Tuesday, 22 February 2011

The Green Hornet 2011

Should be renamed 'The Green Turd'!

Wow! There are few films that are so bad that I find it difficult to sit through them. And yet, The Green Hornet had me squirming in my seat, struggling with myself, forcing myself to watch it, just so that I could write this review. Based on a radio series and subsequent comic books, neither of which I am familiar with, this is the story of Britt Reid, a rich newspaperman's son, who moonlights as a masked vigilante with his trusted aide, Kato, by his side. This could have been a fun film; instead it's an absolute disaster.

From the first appearance of Seth Rogen (actor, writer and producer of this monstrosity) it's obvious that he has so fallen in love with his celebrity that he thinks it's not necessary to 'act', when hamming will suffice to bring the fans in. He delivers all his lines in the same tone throughout the film, which means that he shouts out every alternate word...and THAT is NOT cooool MAN! Also, I have a strong feeling that I saw him look into the camera by mistake a couple of times. Taiwanese-born Jay Chou plays Kato - a role once played by Bruce Lee and this is paid homage to, when Rogen's Reid flips through a sketch book that belongs to Chou's Kato and finds sketches of cars, machines and Bruce Lee. Chou is satisfactory, at best, but mostly he could have benefited from some elocution lessons. Cameron Diaz stars as Rogen's secretary and is once again too old to be playing the cute, fresh-faced muse (as with 2010's Knight and Day) - but at least in this film, there is a reference to her being in her 'twilight', which, though not very funny, is at least an acknowledgement.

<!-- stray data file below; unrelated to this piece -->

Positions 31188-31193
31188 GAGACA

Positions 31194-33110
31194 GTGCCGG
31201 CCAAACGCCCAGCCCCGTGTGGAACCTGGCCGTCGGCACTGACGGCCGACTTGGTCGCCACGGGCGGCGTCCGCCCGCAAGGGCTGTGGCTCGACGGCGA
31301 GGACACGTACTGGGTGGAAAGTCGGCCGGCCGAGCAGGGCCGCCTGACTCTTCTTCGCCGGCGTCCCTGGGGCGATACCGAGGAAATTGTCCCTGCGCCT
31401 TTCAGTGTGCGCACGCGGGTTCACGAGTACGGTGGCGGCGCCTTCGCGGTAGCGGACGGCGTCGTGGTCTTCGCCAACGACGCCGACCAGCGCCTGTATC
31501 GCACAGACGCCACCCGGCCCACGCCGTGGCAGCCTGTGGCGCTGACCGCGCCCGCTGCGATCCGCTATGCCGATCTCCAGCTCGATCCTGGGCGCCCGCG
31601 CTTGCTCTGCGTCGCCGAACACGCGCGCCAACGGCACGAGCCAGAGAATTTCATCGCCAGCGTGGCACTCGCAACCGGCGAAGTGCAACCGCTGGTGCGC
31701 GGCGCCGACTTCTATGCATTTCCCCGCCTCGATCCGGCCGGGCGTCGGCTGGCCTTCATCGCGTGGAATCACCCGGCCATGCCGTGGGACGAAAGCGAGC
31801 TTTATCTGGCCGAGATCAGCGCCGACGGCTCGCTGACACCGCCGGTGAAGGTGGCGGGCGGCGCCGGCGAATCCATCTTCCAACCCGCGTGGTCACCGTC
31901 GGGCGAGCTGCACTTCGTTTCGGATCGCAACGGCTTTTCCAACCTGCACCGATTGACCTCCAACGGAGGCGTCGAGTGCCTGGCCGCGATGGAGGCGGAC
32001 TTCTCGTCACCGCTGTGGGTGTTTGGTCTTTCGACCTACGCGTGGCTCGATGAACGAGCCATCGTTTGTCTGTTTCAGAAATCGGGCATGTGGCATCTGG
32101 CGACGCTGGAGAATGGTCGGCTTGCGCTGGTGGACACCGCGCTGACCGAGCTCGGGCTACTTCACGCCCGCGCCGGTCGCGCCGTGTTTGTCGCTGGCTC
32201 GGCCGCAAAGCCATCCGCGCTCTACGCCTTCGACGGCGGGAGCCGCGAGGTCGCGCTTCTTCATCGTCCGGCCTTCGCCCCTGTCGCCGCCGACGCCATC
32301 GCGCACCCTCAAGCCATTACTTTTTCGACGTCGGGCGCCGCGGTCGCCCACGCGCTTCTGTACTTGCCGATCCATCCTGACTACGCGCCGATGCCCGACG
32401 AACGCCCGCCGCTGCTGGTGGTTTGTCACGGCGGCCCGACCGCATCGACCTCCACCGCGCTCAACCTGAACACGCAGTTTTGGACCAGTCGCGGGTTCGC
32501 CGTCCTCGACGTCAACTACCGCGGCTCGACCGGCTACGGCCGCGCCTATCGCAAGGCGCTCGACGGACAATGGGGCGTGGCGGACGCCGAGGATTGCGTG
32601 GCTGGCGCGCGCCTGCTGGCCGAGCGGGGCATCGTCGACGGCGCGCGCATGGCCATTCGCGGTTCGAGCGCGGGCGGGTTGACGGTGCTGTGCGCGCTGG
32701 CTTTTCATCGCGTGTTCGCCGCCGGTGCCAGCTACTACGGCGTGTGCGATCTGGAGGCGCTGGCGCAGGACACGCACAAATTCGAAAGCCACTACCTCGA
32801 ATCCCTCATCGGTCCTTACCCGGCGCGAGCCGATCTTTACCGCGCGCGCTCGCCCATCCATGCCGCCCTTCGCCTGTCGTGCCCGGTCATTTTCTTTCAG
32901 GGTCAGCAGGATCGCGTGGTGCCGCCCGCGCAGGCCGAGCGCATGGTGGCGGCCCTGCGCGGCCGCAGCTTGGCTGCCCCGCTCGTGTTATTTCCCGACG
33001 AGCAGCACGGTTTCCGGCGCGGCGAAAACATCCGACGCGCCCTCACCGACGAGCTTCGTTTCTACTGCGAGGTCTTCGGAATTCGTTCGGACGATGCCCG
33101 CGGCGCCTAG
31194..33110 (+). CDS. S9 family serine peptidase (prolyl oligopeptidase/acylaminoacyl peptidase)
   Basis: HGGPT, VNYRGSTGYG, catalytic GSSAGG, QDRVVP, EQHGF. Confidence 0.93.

Then there is Christoph Waltz. How unfortunate that the man who took Hollywood by storm with 2009's Inglourious Basterds (winning many awards, including the Oscar for Best Supporting Actor), followed that up with a badly-written caricature in a painfully memorable film. He is good, no doubt about that, but he has little to prove when working with such a terrible set up. The worst shock for me came at the very end, when the credits started rolling, and I saw the name 'Michel Gondry' appear under 'Directed by'. The fact that the semi-genius, responsible for kooky Eternal Sunshine of the Spotless Mind (2004) and kookier Science of Sleep (2006), is also responsible for this badly written, badly acted, badly presented wannabe comedy feature, is even more disappointing than the knowledge that I have just wasted a couple of precious hours of my life on this film.

Avoid at all costs.

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